Computational cost directly influences the real-world performance of planning algorithms. Sampling-based planners contain a number of computationally expensive basic operations, including state expansions and edge evaluations [kleinbort2016]. State expansions often require nearest neighbor searches that increase in computational cost with the number of samples. Edge evaluations require local planning between two states and detecting collisions on the resulting path.

Lazy sampling-based planners, such as Lazy PRM [bohlin2000], reduce this computational cost by avoiding the evaluation of every edge. These algorithms first perform an inexpensive search on a simplified approximation without collision detection. This allows them to only evaluate the edges that are believed to be on an optimal path, and reduce the number of evaluated edges. This improves performance, especially for problems with computationally expensive edge evaluations, such as those considered in this paper.

This paper presents Adaptively Informed Trees (AIT*), a lazy, almost-surely asymptotically optimal sampling-based planner that uses an asymmetric bidirectional search to simultaneously estimate and exploit an accurate, problem-specific heuristic. AIT* estimates this heuristic by performing a lazy reverse search on the current sampling-based approximation. This heuristic is then used to order the forward search of this approximation while considering complete edge evaluations. The results of the computationally expensive edge evaluations performed by this forward search inform the reverse search, which creates increasingly accurate heuristics. This allows AIT* to efficiently share information between the two individual searches.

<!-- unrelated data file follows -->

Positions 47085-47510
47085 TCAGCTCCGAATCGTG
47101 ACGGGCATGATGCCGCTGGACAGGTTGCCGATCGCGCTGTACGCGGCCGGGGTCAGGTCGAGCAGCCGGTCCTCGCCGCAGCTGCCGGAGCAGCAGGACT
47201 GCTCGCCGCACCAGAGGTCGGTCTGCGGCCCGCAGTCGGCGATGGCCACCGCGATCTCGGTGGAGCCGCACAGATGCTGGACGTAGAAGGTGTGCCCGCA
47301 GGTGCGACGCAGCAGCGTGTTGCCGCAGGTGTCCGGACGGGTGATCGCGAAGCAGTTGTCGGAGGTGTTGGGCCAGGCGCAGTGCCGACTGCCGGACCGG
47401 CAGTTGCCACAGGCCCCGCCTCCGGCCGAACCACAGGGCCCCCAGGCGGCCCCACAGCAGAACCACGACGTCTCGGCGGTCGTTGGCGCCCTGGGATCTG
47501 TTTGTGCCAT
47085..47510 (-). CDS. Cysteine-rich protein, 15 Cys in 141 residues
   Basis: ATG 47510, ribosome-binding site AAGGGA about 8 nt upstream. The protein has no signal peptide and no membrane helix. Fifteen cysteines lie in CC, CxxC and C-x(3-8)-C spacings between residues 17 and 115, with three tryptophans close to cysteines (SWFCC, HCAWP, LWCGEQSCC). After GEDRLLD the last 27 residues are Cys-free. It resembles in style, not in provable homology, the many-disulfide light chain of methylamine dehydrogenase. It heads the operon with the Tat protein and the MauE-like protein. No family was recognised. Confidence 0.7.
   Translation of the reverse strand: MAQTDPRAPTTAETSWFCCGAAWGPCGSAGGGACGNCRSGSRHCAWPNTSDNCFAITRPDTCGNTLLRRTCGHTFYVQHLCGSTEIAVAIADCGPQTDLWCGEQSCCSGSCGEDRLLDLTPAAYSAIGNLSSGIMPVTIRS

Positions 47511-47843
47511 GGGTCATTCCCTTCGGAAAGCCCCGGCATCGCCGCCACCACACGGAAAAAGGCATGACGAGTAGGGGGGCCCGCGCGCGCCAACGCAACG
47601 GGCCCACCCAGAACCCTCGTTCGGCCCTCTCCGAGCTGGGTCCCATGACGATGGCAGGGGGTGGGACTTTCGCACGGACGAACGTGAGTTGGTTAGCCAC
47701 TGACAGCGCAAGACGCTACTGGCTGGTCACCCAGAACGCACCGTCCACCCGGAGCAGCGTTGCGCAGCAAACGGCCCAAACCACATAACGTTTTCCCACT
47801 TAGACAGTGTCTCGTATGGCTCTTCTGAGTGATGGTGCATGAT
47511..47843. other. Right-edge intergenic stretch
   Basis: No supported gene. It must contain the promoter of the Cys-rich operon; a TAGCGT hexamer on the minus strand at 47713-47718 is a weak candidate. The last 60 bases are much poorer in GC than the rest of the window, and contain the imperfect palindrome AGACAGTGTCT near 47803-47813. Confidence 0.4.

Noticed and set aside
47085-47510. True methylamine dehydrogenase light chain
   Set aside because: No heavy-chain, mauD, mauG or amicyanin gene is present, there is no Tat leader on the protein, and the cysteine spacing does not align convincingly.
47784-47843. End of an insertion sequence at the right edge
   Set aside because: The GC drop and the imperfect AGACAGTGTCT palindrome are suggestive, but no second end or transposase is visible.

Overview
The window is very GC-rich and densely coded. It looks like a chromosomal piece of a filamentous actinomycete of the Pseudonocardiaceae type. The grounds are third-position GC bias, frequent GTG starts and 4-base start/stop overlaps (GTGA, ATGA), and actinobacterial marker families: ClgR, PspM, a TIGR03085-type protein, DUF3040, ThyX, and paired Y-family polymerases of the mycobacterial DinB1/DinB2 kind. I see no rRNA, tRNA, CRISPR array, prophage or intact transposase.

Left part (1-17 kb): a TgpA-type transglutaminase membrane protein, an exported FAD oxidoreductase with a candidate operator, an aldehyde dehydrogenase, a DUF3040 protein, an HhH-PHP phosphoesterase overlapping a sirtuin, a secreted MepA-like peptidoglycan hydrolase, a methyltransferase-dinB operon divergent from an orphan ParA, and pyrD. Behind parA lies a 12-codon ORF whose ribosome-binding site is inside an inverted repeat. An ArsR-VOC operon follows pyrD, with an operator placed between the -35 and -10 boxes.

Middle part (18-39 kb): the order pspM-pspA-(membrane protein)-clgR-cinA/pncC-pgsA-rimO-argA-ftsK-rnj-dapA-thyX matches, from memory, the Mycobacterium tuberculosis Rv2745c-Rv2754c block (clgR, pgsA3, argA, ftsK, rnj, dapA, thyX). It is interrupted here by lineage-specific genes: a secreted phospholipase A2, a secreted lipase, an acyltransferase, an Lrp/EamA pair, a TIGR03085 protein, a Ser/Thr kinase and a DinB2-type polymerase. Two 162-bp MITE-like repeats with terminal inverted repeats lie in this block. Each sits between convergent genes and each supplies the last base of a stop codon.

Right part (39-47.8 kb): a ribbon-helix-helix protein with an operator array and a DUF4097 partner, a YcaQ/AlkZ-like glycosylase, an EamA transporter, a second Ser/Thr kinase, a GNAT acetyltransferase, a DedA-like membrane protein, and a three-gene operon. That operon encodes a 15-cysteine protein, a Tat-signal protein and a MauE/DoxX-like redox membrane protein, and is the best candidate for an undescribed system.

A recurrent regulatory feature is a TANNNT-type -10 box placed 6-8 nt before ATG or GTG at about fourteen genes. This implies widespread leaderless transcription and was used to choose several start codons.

Efficiently estimating and exploiting a problem-specific heuristic allows AIT* to outperform existing sampling-based planning algorithms when edge evaluations are expensive. AIT* finds initial solutions to the tested problems at least as fast as RRT-Connect while still almost-surely converging to the optimal solution, which RRT-Connect does not.

Ii Background

Creating and adapting heuristics to improve informed graph-search algorithms is an active area of research (Sec. II-A). Heuristics are applied in sampling-based planning to reduce search effort by ordering the search and focus the approximation to the relevant region of the state space (Sec. II-B). Lazy search algorithms separately focus on reducing search effort by avoiding collision detection (Sec. II-C).

Ii-a Improved Heuristics for Informed Search Algorithms

Improving the heuristic for informed graph-search algorithms has been shown to be effective for many problem domains, including path planning [paden2017].

Pattern Databases [culberson1998] are precomputed tables of exact solution costs to simplified subproblems of a problem domain. An informed algorithm can use this database during the search to create admissible heuristics. Additive Pattern Databases [felner2004] extend this approach to combine database entries into more accurate heuristics that are still admissible. This approach speeds up the search of problems for which simplified subproblems can be created and solved, but requires creating databases for every problem domain a priori to the search.

Heuristic accuracy can alternatively be improved by using the error in the heuristic values of states as they are discovered. Thayer et al. [thayer2011] use the error of each state expansion to update the heuristic during the search. This can be applied to any problem domain and does not require any preprocessing, but the resulting heuristic is not guaranteed to be admissible.

Adaptive A* [koenig2005, koenig2006a] is an incremental search algorithm that updates its heuristic function based on the cost-to-come values of previous searches of similar problems. This results in ever more accurate and admissible heuristics but can not be used for the initial search of a graph.